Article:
14 March 2015

Today's Princess: Dorothy Jordan

One might not expect to find the illegitimate daughter of an Irish stagehand and a second-rate actress among the ladies on this blog, but the woman born Dorothea Bland, sometimes called Dora Phillips, and better remembered as Dorothy Jordan (1761-1816), is a perfect fit for our Saturday post--reserved exclusively for royal mistresses and offspring from the "wrong side of the blanket." In fact, I find Dorothy one of the most fascinating of all royal mistresses.

Dorothea came from a large family of bastards; her parents had six children together before he ditched them and ran off when Dorothea was 13. Impoverished with a large family to feed, her mum quickly placed her pretty daughter on the stage, where she caught the attention of theater manager Richard Daly, who fathered her first child, Fanny.

After that, 21-year-old Dorothy set off for England, adopting the name Mrs. Jordan to give the illusion of slight respectability as a married woman although she never married any man. She lived with a series of lovers and gave birth to three more children (one of whom died at birth) before she attracted the attention of King George III's third son, William Duke of Clarence.

Though royal, his personal history was no more pristine than hers. The set up house together and started a family. Even crusty old King George seemed to approve; he even gave them a house for their growing brood. In their 20 years together, they had 10 children, all of whom took the surname Fitzclarence. Always broke--like his brothers--William depended upon Dorothy's income from the stage. I wonder how she managed to continue working in the theater through fourteen total pregnancies!!

As William moved closer to the throne and his spendthrift habits did not subside, he gave up his happy domesticity with Mrs. Jordan in exchange for greater income from Parliament and a promise to seek an appropriate royal wife. In their separation, he kept their five sons and she got their five daughters--the children were aged four to 17 at the time. She got generous support payments but she had to promise not to continue acting. Within a few years, her first child's husband had misused her name and credit with his debtors and she was forced to return to the stage. William cut her payments and took their daughters from her.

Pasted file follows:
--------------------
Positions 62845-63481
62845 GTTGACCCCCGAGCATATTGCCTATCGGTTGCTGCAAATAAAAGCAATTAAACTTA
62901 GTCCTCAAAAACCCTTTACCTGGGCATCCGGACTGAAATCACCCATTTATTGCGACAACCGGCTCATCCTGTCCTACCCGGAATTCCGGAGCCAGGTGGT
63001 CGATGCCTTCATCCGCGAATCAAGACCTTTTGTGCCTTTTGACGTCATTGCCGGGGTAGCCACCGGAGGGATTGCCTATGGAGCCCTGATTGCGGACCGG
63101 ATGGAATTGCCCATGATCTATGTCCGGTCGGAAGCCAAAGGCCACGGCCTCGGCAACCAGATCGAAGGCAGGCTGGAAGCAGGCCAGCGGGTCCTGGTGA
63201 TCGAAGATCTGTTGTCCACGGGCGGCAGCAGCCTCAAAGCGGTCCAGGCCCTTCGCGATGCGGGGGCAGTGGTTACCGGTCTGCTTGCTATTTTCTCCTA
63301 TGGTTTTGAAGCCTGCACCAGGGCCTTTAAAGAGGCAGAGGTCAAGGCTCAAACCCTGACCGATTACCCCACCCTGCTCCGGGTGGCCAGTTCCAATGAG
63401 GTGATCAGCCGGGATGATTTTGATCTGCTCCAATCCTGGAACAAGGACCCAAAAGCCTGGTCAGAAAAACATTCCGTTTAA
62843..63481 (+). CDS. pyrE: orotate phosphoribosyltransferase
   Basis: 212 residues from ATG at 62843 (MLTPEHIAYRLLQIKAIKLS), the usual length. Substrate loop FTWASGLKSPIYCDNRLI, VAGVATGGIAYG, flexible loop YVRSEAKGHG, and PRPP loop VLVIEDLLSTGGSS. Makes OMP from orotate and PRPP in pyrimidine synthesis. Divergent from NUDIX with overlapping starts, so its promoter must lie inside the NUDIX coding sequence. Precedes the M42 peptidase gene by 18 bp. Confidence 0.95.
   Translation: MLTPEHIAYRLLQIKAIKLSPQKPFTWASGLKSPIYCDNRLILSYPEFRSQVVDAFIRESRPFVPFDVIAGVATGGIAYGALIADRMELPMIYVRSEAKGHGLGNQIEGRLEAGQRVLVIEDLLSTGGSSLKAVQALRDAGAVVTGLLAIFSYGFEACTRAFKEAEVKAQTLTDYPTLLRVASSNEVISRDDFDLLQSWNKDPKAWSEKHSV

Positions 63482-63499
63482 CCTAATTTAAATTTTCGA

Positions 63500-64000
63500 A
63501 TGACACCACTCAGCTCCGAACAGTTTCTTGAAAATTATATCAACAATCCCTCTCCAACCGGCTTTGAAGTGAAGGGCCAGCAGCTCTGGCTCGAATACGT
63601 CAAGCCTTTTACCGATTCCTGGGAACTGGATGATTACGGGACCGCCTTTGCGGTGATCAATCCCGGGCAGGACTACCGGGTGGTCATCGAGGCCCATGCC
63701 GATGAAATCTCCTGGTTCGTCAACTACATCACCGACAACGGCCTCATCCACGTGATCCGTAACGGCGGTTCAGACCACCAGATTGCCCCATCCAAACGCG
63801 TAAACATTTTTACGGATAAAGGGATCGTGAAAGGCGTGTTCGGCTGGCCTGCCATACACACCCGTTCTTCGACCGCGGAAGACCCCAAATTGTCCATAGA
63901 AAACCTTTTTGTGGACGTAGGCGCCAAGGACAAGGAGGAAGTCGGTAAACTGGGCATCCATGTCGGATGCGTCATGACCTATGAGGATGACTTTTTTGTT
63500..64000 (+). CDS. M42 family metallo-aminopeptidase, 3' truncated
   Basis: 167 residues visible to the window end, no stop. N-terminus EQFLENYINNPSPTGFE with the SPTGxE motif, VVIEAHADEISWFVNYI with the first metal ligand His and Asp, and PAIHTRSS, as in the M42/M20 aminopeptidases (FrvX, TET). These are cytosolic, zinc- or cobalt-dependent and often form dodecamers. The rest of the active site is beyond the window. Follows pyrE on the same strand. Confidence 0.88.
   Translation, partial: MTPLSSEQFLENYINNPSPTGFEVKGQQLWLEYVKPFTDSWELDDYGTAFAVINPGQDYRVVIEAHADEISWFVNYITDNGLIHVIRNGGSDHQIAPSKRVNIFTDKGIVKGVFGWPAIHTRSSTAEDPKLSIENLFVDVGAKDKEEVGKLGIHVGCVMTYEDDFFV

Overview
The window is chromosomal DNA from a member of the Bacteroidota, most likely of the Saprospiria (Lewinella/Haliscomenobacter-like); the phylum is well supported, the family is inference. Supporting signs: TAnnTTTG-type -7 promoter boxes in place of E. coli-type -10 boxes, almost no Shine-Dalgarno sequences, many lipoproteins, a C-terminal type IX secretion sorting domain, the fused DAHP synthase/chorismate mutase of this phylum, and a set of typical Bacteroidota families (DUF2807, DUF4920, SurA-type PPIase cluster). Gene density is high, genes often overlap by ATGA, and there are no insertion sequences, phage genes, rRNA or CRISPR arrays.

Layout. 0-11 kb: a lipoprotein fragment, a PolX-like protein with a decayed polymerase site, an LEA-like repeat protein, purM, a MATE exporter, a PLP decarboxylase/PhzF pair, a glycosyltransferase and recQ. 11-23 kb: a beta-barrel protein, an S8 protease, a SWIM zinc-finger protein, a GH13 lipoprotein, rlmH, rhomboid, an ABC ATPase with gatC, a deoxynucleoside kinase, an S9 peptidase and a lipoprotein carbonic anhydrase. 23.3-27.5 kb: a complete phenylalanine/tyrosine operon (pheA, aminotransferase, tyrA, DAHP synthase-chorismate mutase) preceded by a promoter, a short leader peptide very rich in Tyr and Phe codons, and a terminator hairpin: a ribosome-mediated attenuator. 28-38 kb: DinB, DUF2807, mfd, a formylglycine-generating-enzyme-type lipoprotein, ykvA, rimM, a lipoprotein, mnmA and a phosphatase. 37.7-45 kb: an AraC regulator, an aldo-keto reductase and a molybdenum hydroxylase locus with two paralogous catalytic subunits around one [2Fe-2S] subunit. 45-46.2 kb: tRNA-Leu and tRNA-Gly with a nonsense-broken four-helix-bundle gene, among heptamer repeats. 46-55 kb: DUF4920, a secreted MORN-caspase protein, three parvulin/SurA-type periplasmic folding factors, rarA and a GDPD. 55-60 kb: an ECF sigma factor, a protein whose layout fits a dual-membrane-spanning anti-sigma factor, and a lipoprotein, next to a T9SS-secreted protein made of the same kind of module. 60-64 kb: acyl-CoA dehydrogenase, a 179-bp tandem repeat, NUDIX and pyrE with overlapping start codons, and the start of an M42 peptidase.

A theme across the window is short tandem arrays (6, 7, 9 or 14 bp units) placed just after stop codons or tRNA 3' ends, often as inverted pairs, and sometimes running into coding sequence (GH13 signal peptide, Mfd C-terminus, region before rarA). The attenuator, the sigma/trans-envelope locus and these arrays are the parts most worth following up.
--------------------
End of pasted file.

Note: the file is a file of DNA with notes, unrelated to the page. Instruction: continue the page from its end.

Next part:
Heartbroken and destitute, Dorothy fled to France and died there a year later at the age of 54. While he did not grant them legitimacy, William found an unbelievably good royal stepmother for this Fitzclarence children. The boys had access to good careers and the daughters made good marriages. After he became King William IV, he commissioned a sculpture in memory of his partner of 20 years; it remains part of the collection at Buckingham Palace today.

Across town, one of their 900+ descendants makes his home at 10 Downing Street as Prime Minister David Cameron.

More about Dorothy and her family:
The Actress Dorothea (or sometimes Dorothy) Jordan on Georgian Gentlemen
The Delectable Dora Jordan on Jane Austen
Dorothy Jordan on Edmondson Blog
Dorothy Jordan on National Portrait Gallery
Mrs. Jordan's Children on Freda Lightfoot'

Books about Dorothy:
The Story of Dorothy Jordan by Clare Jerrold (full text online)

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